Unless the States somehow tighten up the wording on the sell on contract in any new scheme the best bet at present seems to be their flourishing partial ownership scheme

Dave Jones


You are spot on in your assessment of passed housing mistakes when it came to theses sites.

The real problem was, that the land was lost forever to social housing and once the ridiculously low sale clause (5 years) was up the houses were sold on at significant profit. So a handful of people did very well out of it.

Partial ownership has proved to be the way forward, with people taking out the equity but not the house, so we have a scheme that can be repeated several times. We need to do many more of these under this scheme as it has proved extremely popular for all those involved.


Agreed that more partial ownership is the way forward.

Would like to think these new sites will be spread island wide and not restricted to St Sampsons & St Peter Port.

I still echo my words that a scheme that helps the transitional process clearer to those people in social housing who want to help themselves.

George Wilkinson

Not quite correct, Deputy Jones.

The 34 first time buyer units developed back in 2001 at Grandes Maisons Road, St Sampson's (known as Courtil Leonie) have been maintained as an ongoing pool of affordable housing.

The States Housing Authority (as it was at that time) only applied sale price restrictions on the developer, but the developer devised a legal mechanism to impose equivalent sale price controls on subsequent owners - which continue today, linking maximum resale prices to the lower quartile of the House Price Index.

This has worked well, with many of the original purchasers having used Courtil Leonie as a stepping stone to move on to market-priced housing - making way for others to take on the property at a reduced price.

However, the States Housing Authority/Department appears to have shown no subsequent interest in either the Courtil Leonie development itself or its ongoing price control mechanism.


George Wilkinson

A quick search under 'Courtil Leonie'

on the local house prices site www.guernseypropertyprices.com shows that Courtil Leonie flats are now selling at 280K plus and houses at 300K plus

I hope that is not regarded as reduced prices otherwise our younger generation are indeed in deep doodoo

George Wilkinson


It seems to me the fact that properties have sold for the maximum permitted amount proves that prices are reduced - they would have fetched more without controls.

You are right that £280k is a lot of money but I doubt you could get 100% ownership of a modern 2 bedroom house with its own private garden and parking for that amount anywhere else in Guernsey; the current median realty purchase price is £403,750.

The sale prices you have searched tie in with the lower quartile of the States Property Prices Bulletin see table 4.1.2 at http://www.gov.gg/CHttpHandler.ashx?id=5946&p=0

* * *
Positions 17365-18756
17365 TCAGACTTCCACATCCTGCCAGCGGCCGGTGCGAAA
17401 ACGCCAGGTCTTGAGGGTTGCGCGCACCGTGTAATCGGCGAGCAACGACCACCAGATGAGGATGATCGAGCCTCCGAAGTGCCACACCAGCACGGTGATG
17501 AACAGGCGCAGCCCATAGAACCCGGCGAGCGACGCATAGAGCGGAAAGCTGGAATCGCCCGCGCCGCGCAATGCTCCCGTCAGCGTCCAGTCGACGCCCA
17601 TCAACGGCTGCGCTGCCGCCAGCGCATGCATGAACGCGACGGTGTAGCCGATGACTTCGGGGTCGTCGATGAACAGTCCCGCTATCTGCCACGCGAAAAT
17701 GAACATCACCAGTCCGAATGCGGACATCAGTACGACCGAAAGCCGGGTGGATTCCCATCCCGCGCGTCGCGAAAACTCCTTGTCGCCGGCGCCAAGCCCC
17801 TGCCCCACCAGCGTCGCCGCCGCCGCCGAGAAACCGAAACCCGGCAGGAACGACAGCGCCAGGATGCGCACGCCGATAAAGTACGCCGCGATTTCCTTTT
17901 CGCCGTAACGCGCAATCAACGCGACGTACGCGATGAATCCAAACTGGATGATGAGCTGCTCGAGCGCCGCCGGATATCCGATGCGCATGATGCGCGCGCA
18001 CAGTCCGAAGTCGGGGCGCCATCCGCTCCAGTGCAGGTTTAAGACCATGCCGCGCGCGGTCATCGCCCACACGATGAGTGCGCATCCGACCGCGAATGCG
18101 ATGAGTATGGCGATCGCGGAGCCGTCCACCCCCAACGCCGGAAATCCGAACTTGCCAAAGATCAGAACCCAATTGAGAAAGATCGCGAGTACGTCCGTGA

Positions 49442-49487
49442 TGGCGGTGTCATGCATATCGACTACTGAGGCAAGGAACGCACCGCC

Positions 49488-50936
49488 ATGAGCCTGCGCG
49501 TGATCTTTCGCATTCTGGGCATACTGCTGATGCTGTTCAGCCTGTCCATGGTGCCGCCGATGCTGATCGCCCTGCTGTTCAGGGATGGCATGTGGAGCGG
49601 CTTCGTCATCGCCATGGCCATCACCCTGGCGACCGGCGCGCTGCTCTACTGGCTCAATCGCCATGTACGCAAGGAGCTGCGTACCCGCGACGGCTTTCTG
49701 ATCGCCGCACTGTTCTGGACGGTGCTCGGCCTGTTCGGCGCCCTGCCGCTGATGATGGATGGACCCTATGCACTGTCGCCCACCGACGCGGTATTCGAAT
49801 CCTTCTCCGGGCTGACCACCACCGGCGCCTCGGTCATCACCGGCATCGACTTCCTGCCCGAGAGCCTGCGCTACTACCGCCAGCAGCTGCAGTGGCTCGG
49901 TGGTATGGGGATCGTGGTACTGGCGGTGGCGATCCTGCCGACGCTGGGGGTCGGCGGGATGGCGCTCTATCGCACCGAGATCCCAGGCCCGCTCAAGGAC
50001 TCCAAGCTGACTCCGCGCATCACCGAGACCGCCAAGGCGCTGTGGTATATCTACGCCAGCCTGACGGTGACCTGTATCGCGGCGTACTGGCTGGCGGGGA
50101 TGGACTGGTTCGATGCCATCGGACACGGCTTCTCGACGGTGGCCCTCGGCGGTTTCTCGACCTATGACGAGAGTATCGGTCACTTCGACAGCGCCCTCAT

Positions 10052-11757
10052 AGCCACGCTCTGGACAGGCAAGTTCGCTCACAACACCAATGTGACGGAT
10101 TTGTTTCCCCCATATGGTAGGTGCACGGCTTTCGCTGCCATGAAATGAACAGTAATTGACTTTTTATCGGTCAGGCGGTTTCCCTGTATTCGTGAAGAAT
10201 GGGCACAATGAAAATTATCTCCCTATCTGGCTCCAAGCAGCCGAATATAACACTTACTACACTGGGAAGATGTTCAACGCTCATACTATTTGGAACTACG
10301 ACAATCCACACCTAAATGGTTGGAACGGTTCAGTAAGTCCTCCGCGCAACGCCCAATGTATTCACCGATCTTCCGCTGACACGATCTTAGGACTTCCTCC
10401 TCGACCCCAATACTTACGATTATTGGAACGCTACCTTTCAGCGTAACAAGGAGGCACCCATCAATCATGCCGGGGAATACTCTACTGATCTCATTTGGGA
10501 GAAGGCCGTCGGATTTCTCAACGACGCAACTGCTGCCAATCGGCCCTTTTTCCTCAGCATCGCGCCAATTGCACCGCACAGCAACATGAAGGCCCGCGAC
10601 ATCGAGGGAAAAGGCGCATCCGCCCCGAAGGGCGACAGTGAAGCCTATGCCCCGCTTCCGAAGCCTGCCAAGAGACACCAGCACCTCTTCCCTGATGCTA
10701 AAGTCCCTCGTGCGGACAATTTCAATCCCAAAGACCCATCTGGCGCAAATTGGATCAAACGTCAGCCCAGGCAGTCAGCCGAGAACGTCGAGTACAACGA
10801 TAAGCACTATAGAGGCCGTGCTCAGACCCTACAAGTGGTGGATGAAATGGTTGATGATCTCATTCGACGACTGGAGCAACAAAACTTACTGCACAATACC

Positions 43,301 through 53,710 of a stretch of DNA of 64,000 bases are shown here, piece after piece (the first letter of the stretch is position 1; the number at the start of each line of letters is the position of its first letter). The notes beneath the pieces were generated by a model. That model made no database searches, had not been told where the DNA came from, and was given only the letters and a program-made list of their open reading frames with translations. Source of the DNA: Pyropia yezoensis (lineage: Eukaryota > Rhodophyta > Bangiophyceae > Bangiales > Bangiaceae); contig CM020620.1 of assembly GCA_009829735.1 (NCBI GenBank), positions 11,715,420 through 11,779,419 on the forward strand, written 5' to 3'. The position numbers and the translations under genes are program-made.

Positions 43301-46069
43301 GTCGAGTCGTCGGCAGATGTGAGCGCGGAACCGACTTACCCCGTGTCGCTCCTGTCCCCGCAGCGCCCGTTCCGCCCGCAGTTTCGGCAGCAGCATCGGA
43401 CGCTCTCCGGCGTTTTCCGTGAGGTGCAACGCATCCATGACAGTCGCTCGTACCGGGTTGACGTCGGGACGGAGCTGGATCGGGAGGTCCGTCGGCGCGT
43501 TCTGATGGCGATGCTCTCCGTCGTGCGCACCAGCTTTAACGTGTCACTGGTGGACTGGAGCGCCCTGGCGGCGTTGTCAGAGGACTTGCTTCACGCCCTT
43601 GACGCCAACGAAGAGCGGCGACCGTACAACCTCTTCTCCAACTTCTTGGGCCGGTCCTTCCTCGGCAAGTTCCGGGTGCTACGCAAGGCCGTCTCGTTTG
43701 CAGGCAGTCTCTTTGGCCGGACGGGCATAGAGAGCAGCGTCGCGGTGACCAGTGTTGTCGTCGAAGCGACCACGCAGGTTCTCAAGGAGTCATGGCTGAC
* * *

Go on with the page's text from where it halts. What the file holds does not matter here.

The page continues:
The current lower quartile figure is £280,250 but it has been as high as £308,750.

I'm not sure now, but this quartile used to be taken by the Housing Authority/Department to represent "affordable".

Two properties at Courtil Leonie have sold for more than £300,000 which was due to:

(a) both of them having had a conservatory added; and

(b) one of them being a 3 bedroom house - there are six of these which cost 10% more to start with and are allowed to be sold for 10% more than the current lower quartile figure.

Anyway, my original point to Dave Jones was that partial ownership is not necessarily the only way forward and I can't see how he can call Courtil Leonie a mistake. Prices have only increased in line with the market, which I believe would be substantially the same for a partial ownership property with the Guernsey Housing Association.



I have been reminded that the prices shown on www.guernseypropertyprices.com are for realty only and roughly 5% should be added to the prices shown to get the actual price paid

It probably makes very little difference to the good points you have made about the useful controls placed on the resales at Courtil Leonie and should be borne in mind for future similar developments

George Wilkinson


That's right, and the numbers I have quoted are all for realty only. The Courtil Leonie price controls allow standard 5% personalty on top.

Another good aspect of these price controls is that if the lower quartile falls, a property can still be sold for upto its original purchase price plus costs - in effect any subsidy element can be used as a buffer against the possibility of negative equity. What better start on the property ladder could a first time buyer have than that?


Roger's manifesto was very short, I have a suggestion to shorten it further "vote Perrot get Trott".

Tim HJ Rogers

Guernsey’s public has voted for significant change in its government, and both Island’s economies face significant challenges on the high street, with industry and commerce following the removal of LVCR and in the finance sector.

If you have a view on the need for change in the Islands, or comments on the decisions that need to be made and the approach which needs to be taken then post these on ciChange.

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We believe Change comes from a thousand small conversations, not one flashy presentation. People want to be heard, not herded. ciChange is an opportunity to make effective change, by offering people the information, tools and approaches they need.

ciChange will be holding a seminar conference in Guernsey in June.

Town Dweller

I agree, Perrot for Commerce. I suggest he steers well clear of Education and the debate surrounding the schools though.